Caunt then delivered a single sweeping backhand that knocked Bendigo and his trainer to the turf, thereby earning an immediate disqualification. The rematch was even worse, some 75 tedious, tortuous rounds with Bendigo defensively “flopping” most all of those rounds before finally being ruled as to have flopped without taking a blow. That finally earned Bendigo the disqualification which led to Caunt subsequently being jumped in the ring riot to be roughed up by the maniacal supporters of Bendigo upset over the verdict. And by Jove, it only got worse for the rubber, some 93, count em, 93 ever more tortuous rounds, amplified by Bendigo supporters storming into the edges of the ring while fighting with spectators, thereby sending the referee fleeing for his life. Floyd had a fight like that when his Uncle Roger stormed the ring to go after Zab Judah and Richard Steele, leading to a ring riot that took 10 minutes to quell, normally a disqualification under modern rules that preclude a corner for even having a foot on the ring apron. After heavy persuasion, the ref returned to even more fighting and threats during which Caunt landed a legal knockdown blow before walking to his corner to sit down as per the rules of the day. Bendigo jumped up to follow yelling along with his anarchic supporters that Caunt went down without taking a blow, Caunt was thus stuck with a disqualification by the faint ref only wishing to wash his hands of this misbegotten bout ASAP to save his hide. Bell’s Life, a much more independent boxing magazine of the day than the current Ring Mag mouthpiece for Golden Boy and Al Haymon, lamented, “a disgraceful and disgusting exhibition…a blow has been given to the boxing school from which it can never recover. Boxing Illustrated started with, “For years the practice of pugilism has been revolting to mankind,” and on and so forth…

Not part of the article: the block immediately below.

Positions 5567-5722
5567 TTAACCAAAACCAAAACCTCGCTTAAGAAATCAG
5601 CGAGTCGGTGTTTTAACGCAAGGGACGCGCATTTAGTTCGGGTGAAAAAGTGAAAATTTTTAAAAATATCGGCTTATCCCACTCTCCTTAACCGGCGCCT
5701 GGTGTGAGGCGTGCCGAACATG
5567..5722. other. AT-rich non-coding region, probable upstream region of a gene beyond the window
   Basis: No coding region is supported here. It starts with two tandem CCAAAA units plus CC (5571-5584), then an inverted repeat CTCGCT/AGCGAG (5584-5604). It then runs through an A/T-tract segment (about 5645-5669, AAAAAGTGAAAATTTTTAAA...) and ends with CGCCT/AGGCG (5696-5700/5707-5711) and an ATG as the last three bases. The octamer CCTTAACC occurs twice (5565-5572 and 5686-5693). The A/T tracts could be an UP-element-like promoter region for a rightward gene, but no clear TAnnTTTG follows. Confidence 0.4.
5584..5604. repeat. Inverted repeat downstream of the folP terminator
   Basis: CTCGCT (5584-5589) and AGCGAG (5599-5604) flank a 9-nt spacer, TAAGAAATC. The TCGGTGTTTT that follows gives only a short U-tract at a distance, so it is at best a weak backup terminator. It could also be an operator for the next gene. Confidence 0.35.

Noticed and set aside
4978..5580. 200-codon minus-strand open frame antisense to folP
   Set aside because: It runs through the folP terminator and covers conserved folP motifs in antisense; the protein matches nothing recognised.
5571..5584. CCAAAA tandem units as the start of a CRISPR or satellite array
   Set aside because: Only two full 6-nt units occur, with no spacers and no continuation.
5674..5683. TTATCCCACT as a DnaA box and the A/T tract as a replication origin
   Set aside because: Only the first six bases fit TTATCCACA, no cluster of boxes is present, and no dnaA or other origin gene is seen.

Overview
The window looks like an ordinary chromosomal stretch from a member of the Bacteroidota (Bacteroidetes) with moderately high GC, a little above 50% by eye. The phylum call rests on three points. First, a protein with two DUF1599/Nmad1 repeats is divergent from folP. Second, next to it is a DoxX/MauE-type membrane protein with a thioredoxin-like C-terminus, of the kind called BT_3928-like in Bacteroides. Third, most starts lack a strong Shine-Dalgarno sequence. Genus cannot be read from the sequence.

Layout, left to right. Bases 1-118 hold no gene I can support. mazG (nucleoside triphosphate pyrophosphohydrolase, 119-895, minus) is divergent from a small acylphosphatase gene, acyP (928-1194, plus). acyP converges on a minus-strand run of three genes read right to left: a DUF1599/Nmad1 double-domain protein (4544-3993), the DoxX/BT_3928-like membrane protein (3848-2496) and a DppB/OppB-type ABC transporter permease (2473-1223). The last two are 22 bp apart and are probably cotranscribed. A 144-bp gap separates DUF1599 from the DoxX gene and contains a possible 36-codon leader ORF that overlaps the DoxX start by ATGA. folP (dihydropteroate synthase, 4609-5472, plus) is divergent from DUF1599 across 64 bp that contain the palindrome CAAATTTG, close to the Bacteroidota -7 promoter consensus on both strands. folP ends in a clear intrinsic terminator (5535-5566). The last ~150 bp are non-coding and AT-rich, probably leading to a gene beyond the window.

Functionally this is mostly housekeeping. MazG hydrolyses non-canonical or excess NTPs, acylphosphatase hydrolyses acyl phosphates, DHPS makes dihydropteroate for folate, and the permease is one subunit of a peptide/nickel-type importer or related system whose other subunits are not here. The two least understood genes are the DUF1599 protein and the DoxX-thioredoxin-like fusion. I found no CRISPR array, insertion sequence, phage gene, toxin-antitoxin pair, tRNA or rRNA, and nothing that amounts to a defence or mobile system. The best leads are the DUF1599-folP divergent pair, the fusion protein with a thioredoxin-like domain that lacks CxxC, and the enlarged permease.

The Venue: Perhaps such an olde English bare knuckled match stretches modern comparisons for some, so let us return several years later, 1858, for the American bout that first established boxing on those shores that ultimately led to a century of American domination of boxing. The New York Tribune scathingly noted the derelict nature of the gamblers, crooks, murderers and sports, “the most vicious congregation of roughs that was ever witnessed in a Christian city,” noting by the conclusion of the bout, “…so much rowdyism, villainy, scoundrelism, and boiled down viciousness concentrated on so small a space.”